For several years, University of Hartford archeology professor Richard Freund has led an inter-disciplinary archeology team which has examined several sites in Lithuania that are of importance to Jewish history, including the site of the Great Vilna Synagogue and the murder pits in the Ponar woods outside of Vilna / Vilnius. In July 2017, Professor Freund accepted our proposal that in the summer of 2018 his team should examine the Trakas and Olkin-Jofe sites. The RKM and the Rokiškis regional government officially sponsored the research work and Remembering Litvaks committed to pay the RKM’s costs of retaining Professor Romas Jarockis, an archeology professor at the Vilnius Academy of the Arts, to secure the required research permits and submit a report on the results of the study to the Lithuanian government. The research project was expanded to include two additional sites, namely, the ruins of the mikveh (Jewish ritual bath) in the nearby village of Ponedel / Pandėlys, and part of the ruins of the 16th Century Kroshinsky Manor, which was the Rokiškis region’s seat of power when Jews began migrating to the area.
In addition to Professors Freund and Jarockis, the research team included three American university professors, geo-morphologist Harry Jol, of the University of Wisconsin – Eau Claire, cartographer Philip Reeder, of Duquesne University in Pittsburgh, Pennsylvania, and University of Hartford media communications professor Susan Cardillo, and students from their respective universities. During the week of July 15-22, 2018, they used non-invasive, ground-penetrating-radar technology to study the Trakas and Olkin-Jofe sites. After analyzing the data from the radar scans, the team found the exact resting places of the victims.
Also accompanying the group was Dr. Joan Silber, of the U.S. Commission for the Preservation of American Cultural Heritage Abroad, and Matthew Shaer, a freelance journalist who subsequently wrote an article about Matilda Olkinaitė for the Smithsonian magazine, https://www.smithsonianmag.com/history/young-jewish-poet-words-provokes-soul-searching-lithuania-holocaust-180970540/.
Several of Professor Cardillo’s students are making a documentary that will be entitled, “Finding Matilda.” (A two-minute trailer for the documentary was released in October 2018, https://www.youtube.com/watch?v=jypRpFz9jmY.) Professor Jol’s students presented a paper at the November 2018 conference of the Geological Society of America on the technology used to examine the Trakas site, https://gsa.confex.com/gsa/2018AM/meetingapp.cgi/Paper/324710.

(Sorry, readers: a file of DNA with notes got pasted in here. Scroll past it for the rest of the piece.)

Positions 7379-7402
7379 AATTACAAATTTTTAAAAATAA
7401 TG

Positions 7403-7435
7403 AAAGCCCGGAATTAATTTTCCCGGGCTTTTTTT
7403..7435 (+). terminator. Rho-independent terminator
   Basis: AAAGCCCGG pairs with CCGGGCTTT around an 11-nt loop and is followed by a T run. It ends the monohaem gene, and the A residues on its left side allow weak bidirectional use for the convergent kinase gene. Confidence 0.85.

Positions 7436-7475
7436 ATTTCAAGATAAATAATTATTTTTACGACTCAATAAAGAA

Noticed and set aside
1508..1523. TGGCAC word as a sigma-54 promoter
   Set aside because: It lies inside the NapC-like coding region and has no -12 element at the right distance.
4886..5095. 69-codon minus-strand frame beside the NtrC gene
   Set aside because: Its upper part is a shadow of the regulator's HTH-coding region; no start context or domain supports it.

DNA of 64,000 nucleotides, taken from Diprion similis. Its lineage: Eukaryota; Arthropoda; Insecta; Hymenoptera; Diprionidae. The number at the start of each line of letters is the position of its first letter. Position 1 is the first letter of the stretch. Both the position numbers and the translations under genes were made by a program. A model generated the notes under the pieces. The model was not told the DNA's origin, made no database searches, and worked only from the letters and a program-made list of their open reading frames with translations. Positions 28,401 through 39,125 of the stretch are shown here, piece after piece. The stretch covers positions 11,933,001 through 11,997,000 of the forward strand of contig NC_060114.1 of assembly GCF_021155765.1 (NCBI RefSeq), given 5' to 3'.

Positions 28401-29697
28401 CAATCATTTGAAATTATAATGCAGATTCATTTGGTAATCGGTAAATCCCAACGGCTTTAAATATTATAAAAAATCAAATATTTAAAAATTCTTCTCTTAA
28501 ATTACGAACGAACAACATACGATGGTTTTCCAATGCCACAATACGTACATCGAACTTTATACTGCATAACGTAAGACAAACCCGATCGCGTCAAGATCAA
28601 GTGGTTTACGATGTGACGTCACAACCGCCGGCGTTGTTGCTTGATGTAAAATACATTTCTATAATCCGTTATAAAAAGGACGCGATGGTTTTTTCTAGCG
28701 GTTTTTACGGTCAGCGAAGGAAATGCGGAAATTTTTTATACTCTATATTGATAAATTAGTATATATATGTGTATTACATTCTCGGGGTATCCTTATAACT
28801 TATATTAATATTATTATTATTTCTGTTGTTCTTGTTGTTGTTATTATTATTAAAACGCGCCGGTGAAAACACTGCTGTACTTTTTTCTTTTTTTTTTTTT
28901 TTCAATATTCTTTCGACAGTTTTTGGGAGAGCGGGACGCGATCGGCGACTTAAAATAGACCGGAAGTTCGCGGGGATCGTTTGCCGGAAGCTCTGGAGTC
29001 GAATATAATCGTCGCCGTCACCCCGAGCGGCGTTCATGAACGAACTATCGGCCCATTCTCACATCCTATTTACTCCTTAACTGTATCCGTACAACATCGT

To gain a comprehensive view of the sites to be researched, Professor Freund’s group also interviewed many people, including local residents of the area and historians. Among those interviewed was Neringa Danienė, a member of the Rokiškis Theatre Association (“RTA”), who was inspired by the 2014 RKM publication to write an award-winning play about Matilda Olkinaitė, “Nutildytos Mūzos,” (“Silenced Muses”), which was staged and performed by the RTA, https://www.facebook.com/nutildytosmuzos, https://www.grokiskis.lt/kalbame-strazdelio-kalba/nutildytu-muzu-istorija-atskleide-zydu-seimos-skausminga-likima.
Remembering Litvaks invited Lithuanian-American author and poet Laima Vince to serve as the interpreter for the interviews. Laima saw a performance of “Silenced Muses,” read Matilda Olkinaitė’s poetry and diary entries, and wrote a lengthy essay about her that was published in April 2018, https://deepbaltic.com/2018/05/08/the-silenced-muse-the-life-of-a-murdered-jewish-lithuanian-poet/. Laima has also translated “Silenced Muses,” into English, https://www.amazon.com/Silenced-Muses-Story-About-Death/dp/1729488137. Currently, Laima and Neringa are also collaborating on a soon-to-be-published book containing Matilda Olkinaitė’s poetry and diary in Lithuanian and English. Remembering Litvaks has contributed to the cost of the book’s publication.
(Note: Laima Vince translated into English the Lithuanian poem of Vytautas Bložys entitled, “The Jewish Cemetery.” Words from that poem, in Lithuanian and English, are engraved on the memorial stone that Remembering Litvaks erected outside of the entrance to the old Rokiškis Jewish cemetery.)
In Prof. Freund’s book, The Archaeology of the Holocaust (2019), he explains that he wanted to locate Matilda’s final resting place and help tell her life story because it humanizes what otherwise could be accounts with grim, impersonal statistics. “I understand … why finding Matilda’s burial site is as important as finding the Fort IX killing fields.” Id., 242.